Gina: It's so addicting, right? I play so much that when I close my eyes at night, I just see cupcakes now, instead of my normal dizzying array of flashing lights.
- One part of a Drake & Josh episode in which Josh had to spend several days without playing video games showed him imagining his teacher as the Damsel in Distress in a Save the Princess game.
- 30 Rock: Liz complains that she's out of whack in "Winter Madness" because she'd been playing online Boggle all night.
Liz: Okay, this is my stop. STOP. POTS. TOPS. OPTS. POST...
- In one episode of Spaced, Tim ends up taking drugs and playing Resident Evil 2 for days. He starts seeing zombies everywhere and ends up punching out Vulva, mistaking him/her for a zombie attempting to attack Brian.
- Arino spent a long time of the Act Raiser episode of Retro Game Master doing the city building segment.
- Assassin's Creed:
- Assassin's Creed II has the idea behind the Animus' "bleeding effect"; Desmond relives Ezio learning his skills, and as such, knows them through memory and muscle memory alike. The bad news is that spending too long reliving your ancestors antics in the Animus can cause some major Sanity Slippage. Just ask Subject 16.
- Due to his exposure to the Animus, Desmond in Assassin's Creed III views his sequences in Brazil and Italy with "counter" prompts and "awareness" indicators, both of which were not visible the last time he was in a battle in the present day in Assassin's Creed II. Also, if it is not a Translation Convention, the exposure also gives him enhanced language acquisition, as he is able to understand Portuguese enough for it to be translated in subtitles as he passes people by. Essentially, the exposure since finding his Synch Nexus has had added beneficial components, while lacking the Sanity Slippage.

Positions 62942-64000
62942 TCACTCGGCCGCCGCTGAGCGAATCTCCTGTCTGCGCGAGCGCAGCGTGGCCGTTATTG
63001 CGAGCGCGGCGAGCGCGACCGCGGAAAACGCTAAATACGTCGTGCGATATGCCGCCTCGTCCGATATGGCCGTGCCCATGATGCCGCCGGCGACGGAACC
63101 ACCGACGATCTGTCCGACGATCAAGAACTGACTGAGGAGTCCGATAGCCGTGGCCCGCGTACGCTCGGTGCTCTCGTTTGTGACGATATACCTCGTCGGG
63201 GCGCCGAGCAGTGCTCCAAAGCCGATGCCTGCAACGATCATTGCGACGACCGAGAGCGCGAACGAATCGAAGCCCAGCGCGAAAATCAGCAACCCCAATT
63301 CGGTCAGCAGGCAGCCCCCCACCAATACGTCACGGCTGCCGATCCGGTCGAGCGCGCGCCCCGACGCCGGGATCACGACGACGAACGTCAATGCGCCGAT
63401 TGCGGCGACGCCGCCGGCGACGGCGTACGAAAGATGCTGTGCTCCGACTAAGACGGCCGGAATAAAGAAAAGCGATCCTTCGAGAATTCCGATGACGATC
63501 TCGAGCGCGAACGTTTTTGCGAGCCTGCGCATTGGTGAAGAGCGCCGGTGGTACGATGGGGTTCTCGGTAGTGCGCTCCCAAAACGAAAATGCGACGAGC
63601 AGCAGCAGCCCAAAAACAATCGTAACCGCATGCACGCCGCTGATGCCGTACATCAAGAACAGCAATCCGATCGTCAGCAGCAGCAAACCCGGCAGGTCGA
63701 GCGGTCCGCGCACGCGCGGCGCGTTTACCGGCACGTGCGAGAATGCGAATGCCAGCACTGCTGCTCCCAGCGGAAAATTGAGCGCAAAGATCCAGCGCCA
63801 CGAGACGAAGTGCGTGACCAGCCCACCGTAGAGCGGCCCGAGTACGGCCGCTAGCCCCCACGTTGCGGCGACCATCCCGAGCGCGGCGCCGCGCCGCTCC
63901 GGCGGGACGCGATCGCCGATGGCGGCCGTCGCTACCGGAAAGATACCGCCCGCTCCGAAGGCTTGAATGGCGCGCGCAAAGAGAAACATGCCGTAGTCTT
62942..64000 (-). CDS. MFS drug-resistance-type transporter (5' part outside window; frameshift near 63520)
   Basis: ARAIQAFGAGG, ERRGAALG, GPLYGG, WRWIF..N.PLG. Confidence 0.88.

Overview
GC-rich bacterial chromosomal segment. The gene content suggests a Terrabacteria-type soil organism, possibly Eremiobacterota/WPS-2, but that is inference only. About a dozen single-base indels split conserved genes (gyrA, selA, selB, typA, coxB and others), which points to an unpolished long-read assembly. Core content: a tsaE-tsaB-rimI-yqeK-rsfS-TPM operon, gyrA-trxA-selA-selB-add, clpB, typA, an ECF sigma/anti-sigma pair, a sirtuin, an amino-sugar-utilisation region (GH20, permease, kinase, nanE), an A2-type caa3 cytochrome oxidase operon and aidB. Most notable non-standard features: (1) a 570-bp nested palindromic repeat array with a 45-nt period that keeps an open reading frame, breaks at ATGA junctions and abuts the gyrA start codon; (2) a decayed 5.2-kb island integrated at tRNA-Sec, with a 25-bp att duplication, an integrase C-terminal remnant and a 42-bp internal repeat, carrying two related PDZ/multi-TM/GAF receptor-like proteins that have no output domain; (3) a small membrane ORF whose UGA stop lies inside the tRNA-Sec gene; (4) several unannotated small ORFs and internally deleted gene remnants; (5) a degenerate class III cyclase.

- Catherine: Inverted in-game with Rapunzel. The prequel novel reveals that Freddie McGoohan created the game to help men to break free from the nightmares, however Thomas Mutton turned it into the current version by inserting subliminal messages into it in order to draw people into them instead.
- Subverted in Fallen London. After taking a commission to sketch encoded tattoos, your character starts seeing tattoo-code in everything from the false-stars to doilies, and the Lemony Narrator comments "You've been at this too long." And then you stumble across some real code symbols in back-alley graffiti.
- In Five Nights at Freddy's, the protagonist starts hallucinating throughout the week, seeing suit faces and "IT'S ME" when he blinks or changing camera views. Golden Freddy is the sole exception, being real.
- From Scott McCloud's My Obsession With Chess:
My brain was being rewired. I began to see diagonal lines of force emanating out of the corners of any orthogonal pattern such as the tiles of a floor or the legs of a chair.
- Awkward Zombie: Katie sets her ringtone to be the Metal Gear "enemy spotted" tone... and freaks herself out whenever the tone actually sounds.
- Homestuck: The official forums have threads full of people talking about what the webcomic has made them do, including more than a few mentions of attempting to captchalogue items and jumping at the sound of bicycle horn honks.